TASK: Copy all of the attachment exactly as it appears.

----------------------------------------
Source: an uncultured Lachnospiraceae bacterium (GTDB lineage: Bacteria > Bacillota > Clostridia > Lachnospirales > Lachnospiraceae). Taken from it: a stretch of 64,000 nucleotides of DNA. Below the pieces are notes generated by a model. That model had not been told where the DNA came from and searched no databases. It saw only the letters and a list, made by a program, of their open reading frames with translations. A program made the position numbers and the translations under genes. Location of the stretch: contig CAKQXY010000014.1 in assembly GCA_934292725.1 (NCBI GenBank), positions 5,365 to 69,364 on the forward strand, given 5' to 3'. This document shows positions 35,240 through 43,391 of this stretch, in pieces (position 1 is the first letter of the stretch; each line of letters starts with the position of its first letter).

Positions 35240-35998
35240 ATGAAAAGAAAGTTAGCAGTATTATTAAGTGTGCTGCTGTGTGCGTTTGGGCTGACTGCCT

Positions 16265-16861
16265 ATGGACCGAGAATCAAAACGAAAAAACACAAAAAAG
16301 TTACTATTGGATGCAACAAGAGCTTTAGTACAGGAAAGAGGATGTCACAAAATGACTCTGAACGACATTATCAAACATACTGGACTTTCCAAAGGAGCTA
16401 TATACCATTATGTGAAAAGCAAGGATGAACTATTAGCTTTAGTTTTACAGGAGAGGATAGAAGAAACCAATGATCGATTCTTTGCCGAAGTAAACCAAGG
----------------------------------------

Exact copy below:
Source: an uncultured Lachnospiraceae bacterium (GTDB lineage: Bacteria > Bacillota > Clostridia > Lachnospirales > Lachnospiraceae). Taken from it: a stretch of 64,000 nucleotides of DNA. Below the pieces are notes generated by a model. That model had not been told where the DNA came from and searched no databases. It saw only the letters and a list, made by a program, of their open reading frames with translations. A program made the position numbers and the translations under genes. Location of the stretch: contig CAKQXY010000014.1 in assembly GCA_934292725.1 (NCBI GenBank), positions 5,365 to 69,364 on the forward strand, given 5' to 3'. This document shows positions 35,240 through 43,391 of this stretch, in pieces (position 1 is the first letter of the stretch; each line of letters starts with the position of its first letter).

Positions 35240-35998
35240 ATGAAAAGAAAGTTAGCAGTATTATTAAGTGTGCTGCTGTGTGCGTTTGGGCTGACTGCCT

Positions 16265-16861
16265 ATGGACCGAGAATCAAAACGAAAAAACACAAAAAAG
16301 TTACTATTGGATGCAACAAGAGCTTTAGTACAGGAAAGAGGATGTCACAAAATGACTCTGAACGACATTATCAAACATACTGGACTTTCCAAAGGAGCTA
16401 TATACCATTATGTGAAAAGCAAGGATGAACTATTAGCTTTAGTTTTACAGGAGAGGATAGAAGAAACCAATGATCGATTCTTTGCCGAAGTAAACCAAGG